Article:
Republican Senator Jim Tedisco and Democrat Assemblyman Angelo Santabarbra are now both raising the alarm in a bipartisan effort to halt or at least slow the new bail reform bill set to go into effect this next year.
This new bail reform law that will go into effect in January would allow for people who are accused of non-violent felonies and misdemeanors, to be allowed out of jail without having to pay bail. But this would include crimes such as stalking, burglary, terrorist threats, possessing a weapon on school grounds and more.
“If you are arrested for stalking and put right back out on the street,” said Santabarbra. “I believe that poses a danger to the public and the person.”
Since bail is believed to be a motivator for someone to appear at their court date after being arrested, law enforcement groups say they do not have the resources to keep track and find the people who not appear for court.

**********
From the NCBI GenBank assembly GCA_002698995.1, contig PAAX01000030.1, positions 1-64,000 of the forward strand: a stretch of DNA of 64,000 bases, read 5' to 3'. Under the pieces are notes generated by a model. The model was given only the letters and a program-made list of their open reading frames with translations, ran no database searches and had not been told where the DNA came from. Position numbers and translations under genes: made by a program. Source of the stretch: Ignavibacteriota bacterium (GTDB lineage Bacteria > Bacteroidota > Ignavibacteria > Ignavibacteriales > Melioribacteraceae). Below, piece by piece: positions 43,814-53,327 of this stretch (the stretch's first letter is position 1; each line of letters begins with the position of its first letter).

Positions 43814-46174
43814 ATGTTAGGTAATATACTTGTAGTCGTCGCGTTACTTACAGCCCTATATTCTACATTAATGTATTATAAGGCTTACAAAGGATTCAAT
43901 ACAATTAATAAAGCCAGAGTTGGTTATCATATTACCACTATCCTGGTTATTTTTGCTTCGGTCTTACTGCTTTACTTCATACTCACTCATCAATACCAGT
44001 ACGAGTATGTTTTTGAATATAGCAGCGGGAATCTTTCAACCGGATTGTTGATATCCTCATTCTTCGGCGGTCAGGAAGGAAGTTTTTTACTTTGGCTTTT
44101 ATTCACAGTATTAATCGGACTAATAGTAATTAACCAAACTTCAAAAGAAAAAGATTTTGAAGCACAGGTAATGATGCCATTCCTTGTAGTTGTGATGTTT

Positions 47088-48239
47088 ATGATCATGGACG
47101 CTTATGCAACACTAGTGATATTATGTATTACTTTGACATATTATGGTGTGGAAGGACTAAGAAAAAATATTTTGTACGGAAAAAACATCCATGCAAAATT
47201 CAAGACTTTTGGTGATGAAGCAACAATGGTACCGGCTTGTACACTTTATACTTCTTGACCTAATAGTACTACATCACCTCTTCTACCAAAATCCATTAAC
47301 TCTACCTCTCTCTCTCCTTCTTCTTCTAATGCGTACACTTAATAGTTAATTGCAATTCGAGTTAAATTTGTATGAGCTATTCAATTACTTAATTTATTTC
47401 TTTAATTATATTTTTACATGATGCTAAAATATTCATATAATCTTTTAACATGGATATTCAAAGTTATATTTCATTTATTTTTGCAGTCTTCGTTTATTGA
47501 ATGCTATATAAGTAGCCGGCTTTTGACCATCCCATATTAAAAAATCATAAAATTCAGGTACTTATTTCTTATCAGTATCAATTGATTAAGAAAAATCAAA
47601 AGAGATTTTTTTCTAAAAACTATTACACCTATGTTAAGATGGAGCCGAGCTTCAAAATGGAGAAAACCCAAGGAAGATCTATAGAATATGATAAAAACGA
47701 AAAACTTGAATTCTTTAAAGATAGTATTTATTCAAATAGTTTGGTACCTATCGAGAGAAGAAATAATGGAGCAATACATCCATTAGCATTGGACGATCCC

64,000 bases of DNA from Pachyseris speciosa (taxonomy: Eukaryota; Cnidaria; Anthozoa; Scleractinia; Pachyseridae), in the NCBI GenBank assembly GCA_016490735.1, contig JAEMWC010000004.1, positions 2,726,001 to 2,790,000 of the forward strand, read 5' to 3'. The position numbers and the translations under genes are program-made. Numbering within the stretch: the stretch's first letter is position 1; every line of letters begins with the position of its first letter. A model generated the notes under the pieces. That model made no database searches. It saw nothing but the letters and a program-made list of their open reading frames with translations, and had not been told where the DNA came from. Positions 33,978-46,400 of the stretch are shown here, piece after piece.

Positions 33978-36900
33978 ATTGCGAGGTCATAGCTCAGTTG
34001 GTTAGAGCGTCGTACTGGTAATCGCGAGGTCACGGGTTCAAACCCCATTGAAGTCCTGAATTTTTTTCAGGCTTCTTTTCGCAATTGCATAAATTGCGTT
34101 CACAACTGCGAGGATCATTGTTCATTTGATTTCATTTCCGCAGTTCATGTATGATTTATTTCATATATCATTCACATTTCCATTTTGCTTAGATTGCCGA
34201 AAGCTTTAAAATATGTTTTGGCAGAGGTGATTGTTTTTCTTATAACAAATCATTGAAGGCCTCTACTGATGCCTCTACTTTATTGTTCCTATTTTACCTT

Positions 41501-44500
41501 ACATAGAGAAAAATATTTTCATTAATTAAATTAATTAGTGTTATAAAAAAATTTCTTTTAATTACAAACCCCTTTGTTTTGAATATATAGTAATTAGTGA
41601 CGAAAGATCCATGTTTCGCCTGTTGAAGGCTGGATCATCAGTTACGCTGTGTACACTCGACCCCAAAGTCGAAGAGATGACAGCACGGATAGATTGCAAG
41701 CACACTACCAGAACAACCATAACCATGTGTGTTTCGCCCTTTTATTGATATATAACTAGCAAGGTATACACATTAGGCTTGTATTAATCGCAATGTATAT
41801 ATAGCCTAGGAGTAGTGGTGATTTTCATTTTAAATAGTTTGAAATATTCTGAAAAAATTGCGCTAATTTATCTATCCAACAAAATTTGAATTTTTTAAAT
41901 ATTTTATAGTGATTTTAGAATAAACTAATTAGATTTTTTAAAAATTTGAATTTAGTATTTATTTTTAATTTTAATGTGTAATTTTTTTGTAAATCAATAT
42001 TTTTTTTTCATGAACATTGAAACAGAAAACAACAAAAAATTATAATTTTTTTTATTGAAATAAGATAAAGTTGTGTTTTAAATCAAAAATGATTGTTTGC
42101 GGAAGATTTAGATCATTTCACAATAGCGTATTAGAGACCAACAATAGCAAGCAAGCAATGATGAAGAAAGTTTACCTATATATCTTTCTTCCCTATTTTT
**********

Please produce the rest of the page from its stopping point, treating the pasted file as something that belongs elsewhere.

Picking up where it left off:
“If people don’t return most of the time, most of the time, we cannot take officers or resources to go find people wherever they ended up,” said Santabarbra.
Both lawmakers agree that bail reform is needed, but the current law goes too far. The new bipartisan bill being proposed Monday would give courts the option of looking back at someone’s criminal history before releasing them from jail without bail.
“If there are violent felons involved and violent arrests, felony arrests are the most serious of the crimes, we think they should have the opportunity to have discretion,” said Tedisco.
Jamaica Miles from Citizen Action of New York blasted lawmakers at the press conference saying that the new bill set to take place is a long awaited success for state residents.
“They’ve made changes to something that never should have been considered violent in the first place,” said Miles.
She and others have said that bail places lower and middle income individuals at a disadvantage.
“It was something that people from across New York State for years have been calling for,” said Miles.
Senator Tedisco also has a bill right now that would place a hold on the bail reform law going into effect January, for a year so lawmakers can hear more testimony from individuals and law enforcement around the state.